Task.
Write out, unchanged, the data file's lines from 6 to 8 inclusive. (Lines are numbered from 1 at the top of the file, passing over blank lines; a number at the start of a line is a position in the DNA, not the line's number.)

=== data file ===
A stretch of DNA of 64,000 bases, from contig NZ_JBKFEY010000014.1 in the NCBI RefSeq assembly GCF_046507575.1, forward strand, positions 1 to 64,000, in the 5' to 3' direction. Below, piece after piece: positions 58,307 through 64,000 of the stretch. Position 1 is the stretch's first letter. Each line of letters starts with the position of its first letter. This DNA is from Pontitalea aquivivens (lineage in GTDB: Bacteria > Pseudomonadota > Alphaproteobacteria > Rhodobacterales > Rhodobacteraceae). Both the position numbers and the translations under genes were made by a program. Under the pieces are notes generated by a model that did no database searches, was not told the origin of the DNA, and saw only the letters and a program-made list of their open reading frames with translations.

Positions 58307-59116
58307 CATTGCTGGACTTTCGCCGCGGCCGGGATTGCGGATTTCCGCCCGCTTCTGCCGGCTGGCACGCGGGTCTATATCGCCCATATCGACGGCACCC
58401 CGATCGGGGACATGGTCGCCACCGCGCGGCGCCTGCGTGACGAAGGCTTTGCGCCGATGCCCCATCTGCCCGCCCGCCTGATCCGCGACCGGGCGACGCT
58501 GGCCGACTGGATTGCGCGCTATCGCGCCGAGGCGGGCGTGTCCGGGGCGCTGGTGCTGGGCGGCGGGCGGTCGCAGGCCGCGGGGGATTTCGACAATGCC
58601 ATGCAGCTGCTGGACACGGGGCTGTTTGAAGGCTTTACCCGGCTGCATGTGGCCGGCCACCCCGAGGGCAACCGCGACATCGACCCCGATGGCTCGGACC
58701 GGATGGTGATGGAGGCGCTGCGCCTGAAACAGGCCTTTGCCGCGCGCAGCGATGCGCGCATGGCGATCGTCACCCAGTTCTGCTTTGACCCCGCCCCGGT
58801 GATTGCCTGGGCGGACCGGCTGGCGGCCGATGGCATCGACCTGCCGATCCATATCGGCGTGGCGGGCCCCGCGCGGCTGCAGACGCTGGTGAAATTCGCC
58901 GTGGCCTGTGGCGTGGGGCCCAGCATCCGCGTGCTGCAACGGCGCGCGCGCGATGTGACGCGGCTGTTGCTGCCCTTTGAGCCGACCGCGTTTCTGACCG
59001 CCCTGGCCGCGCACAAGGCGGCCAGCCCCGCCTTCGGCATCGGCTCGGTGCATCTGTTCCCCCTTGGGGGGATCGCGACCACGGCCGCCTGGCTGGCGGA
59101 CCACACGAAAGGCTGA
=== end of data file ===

58601 ATGCAGCTGCTGGACACGGGGCTGTTTGAAGGCTTTACCCGGCTGCATGTGGCCGGCCACCCCGAGGGCAACCGCGACATCGACCCCGATGGCTCGGACC
58701 GGATGGTGATGGAGGCGCTGCGCCTGAAACAGGCCTTTGCCGCGCGCAGCGATGCGCGCATGGCGATCGTCACCCAGTTCTGCTTTGACCCCGCCCCGGT
58801 GATTGCCTGGGCGGACCGGCTGGCGGCCGATGGCATCGACCTGCCGATCCATATCGGCGTGGCGGGCCCCGCGCGGCTGCAGACGCTGGTGAAATTCGCC